I don't expect to get both. That's for MMA coaches and McDojo types with a viable business model and a following.

    With teaching bagua I get #2 (i.e. no profits but I have people to teach).

    With Lastra I would have neither #1 or #2.

    Like I said.. maybe my nephews will want to be "monsters" :D
  8. NJMMADude

    NJMMADude New Member

    Sad to hear. If I were near you you'd have at least one smiling face ready to work hard. It's a shame to think of the facade and the tiddlywinks that the many people expect from martial arts now. Sayas-Lastra sounds like a great system, and like you I don't resonate with systems that have thousands of techniques. I'd rather take a few techniques and hone them to perfection than have a buffet of options which I can't pull off in real time because I have too many things to work on.

    Maybe try a local Y or something? There has to be at least a few people in your area who would respect and value the training.
  9. Ryno

    Ryno New Member

    I teach with the Seattle LESKAS/LSAI club now, but prior to that spent 7 years with PG Eddie and guro Robert. His lessons on footwork, mobility and timing still keep sinking in, even though I haven't trained with him since about '98. As far as realistic blade systems go, I can't speak highly enough of the Sayas-Lastra system.

    The last time I talked to Eddie was several years ago, and he wasn't actively teaching, and had moved down to the Livermore area I believe. I'm not sure if his brother Robert is still teaching or not, or even if he's still in the Vallejo area or not. Eddie is a really great and approachable guy, so he may be open to doing some private lessons if anyone can get in contact with him. I'll try to track down his contact info, but no promises there.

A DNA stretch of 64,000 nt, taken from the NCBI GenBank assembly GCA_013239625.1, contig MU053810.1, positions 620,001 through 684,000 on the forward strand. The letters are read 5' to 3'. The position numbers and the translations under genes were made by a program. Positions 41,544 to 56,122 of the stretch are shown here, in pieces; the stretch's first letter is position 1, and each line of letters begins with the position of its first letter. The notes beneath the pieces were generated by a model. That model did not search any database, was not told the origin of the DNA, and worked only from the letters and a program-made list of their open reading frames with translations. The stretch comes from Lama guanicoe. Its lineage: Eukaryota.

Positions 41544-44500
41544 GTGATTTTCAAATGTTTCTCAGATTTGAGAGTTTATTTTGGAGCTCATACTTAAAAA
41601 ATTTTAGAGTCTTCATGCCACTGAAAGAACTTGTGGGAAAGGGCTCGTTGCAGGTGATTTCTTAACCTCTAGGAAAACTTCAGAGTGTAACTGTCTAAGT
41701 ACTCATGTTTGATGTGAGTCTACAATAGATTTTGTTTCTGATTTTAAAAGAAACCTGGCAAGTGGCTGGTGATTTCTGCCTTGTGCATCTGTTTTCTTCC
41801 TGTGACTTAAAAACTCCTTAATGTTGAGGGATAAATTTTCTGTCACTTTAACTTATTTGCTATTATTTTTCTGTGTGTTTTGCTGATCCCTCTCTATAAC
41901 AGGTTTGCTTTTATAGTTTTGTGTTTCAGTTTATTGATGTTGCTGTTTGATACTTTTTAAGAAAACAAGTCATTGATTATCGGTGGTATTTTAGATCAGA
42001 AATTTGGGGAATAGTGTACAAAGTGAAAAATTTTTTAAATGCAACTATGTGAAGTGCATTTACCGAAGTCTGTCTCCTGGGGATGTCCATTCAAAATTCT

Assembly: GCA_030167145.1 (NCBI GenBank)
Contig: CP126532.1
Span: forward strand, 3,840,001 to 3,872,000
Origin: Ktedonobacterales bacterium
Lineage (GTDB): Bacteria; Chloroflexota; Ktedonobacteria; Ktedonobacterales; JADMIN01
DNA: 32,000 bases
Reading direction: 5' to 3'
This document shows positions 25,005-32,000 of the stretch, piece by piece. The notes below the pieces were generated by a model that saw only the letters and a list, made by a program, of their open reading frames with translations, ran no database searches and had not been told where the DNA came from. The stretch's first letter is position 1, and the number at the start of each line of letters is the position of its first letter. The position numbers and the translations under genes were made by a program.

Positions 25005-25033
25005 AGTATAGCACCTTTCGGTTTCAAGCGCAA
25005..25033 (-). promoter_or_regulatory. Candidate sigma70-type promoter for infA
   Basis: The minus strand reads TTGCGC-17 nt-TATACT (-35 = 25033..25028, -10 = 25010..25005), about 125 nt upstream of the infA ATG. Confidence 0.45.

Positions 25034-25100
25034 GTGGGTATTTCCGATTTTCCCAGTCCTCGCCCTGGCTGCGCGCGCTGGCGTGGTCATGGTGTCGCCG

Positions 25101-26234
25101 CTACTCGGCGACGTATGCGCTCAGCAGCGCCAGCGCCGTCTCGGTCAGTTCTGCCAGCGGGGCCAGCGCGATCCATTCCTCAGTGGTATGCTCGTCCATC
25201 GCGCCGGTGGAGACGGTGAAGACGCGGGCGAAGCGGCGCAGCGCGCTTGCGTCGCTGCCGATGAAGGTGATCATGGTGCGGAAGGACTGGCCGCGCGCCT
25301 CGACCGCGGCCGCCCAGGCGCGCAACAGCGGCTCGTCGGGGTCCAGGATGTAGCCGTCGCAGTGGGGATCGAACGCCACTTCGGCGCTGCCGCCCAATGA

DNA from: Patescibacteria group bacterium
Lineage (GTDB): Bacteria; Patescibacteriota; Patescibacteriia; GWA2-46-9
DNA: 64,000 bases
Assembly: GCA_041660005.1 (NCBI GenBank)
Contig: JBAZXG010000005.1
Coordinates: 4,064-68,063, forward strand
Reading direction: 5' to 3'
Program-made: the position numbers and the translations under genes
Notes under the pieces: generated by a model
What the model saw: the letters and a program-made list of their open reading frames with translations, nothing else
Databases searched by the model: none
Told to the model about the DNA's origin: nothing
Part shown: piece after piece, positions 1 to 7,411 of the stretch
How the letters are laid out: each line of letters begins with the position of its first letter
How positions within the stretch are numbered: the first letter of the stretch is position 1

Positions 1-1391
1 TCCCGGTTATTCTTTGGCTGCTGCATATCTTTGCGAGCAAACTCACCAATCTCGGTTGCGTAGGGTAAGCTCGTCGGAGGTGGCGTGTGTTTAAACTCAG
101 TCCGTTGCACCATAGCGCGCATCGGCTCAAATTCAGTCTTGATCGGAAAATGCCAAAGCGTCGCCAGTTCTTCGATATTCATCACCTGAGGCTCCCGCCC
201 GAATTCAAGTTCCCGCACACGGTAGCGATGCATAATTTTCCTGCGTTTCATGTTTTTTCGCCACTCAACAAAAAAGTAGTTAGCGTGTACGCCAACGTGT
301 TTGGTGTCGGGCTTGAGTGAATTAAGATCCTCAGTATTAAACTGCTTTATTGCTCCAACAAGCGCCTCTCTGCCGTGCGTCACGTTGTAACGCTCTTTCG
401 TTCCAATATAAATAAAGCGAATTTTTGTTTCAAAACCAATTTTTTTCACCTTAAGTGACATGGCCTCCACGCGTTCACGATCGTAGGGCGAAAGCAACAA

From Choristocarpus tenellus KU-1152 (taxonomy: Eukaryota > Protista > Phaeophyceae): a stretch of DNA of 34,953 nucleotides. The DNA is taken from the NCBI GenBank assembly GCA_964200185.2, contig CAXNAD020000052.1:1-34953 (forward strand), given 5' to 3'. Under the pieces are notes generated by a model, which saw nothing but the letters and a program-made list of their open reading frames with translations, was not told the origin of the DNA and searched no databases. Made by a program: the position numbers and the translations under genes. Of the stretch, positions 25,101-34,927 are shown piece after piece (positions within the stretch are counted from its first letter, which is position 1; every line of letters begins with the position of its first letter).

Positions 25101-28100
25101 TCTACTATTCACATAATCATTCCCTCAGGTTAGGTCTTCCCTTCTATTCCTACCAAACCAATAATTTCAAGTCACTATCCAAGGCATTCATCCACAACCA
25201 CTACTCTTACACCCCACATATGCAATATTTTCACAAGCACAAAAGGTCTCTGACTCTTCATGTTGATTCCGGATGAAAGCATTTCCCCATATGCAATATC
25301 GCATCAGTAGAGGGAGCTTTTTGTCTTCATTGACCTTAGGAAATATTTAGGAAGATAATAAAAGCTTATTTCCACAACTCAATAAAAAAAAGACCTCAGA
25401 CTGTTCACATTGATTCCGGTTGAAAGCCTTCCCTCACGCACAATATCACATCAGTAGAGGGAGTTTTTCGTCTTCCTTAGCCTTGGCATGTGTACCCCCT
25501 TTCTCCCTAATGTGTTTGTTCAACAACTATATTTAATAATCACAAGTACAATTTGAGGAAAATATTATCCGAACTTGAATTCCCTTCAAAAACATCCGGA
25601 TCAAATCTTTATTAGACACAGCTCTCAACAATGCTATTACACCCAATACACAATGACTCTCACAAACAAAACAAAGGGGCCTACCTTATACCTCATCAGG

Edit: Eddie also plays guitar, and he's got contact info up on his site for that:
  10. pinoyronin

    pinoyronin New Member


    I must say i was shocked to see that their were people who trained in this system. I dont think it is as well known as the other fma systems around the world. It is one thing to have a thousand techniques, when it comes time for action we find it a few movements that are actually used then alot.

    Too many systems have been forgotten because the information was not spread out to another generation. There doesnt have to be alot of people to pass it on to, just those who are trully "interested and willing to spend the time.
  11. Ryno

    Ryno New Member

    Regionally, Eddie was one of the biggest FMA promoters in the Vallejo/East Bay area for the better part of the '90s. Outside of Stockton, Vallejo had one of the largest populations of Filipino Americans in Northern California, so it was a pretty good area to be close to if you were interested in FMA.

    We had a pretty good core in the Lastra School of Arnis for a number of years, and he also taught a few private students as well. Unfortunately he would sometimes get caught up with his work, and the club would sometimes go on hiatus for a few months. He toyed with the idea of just teaching FMA full time over the years, but I don't think he was wild about the financial risks and the potential impact of having a sell-able martial art might have on the system.

    Although Eddie doesn't seem to be currently teaching, I'd be curious to know if his brother Robert was still active, or his nephew, or any of the other senior guys were still playing sticks. I'll try to contact Eddie shortly, and will try to give an update if I find out anything.
  12. Shaun

    Shaun New Member

    Thanks,true words indeed. A few good people is all that is required to pass on a system.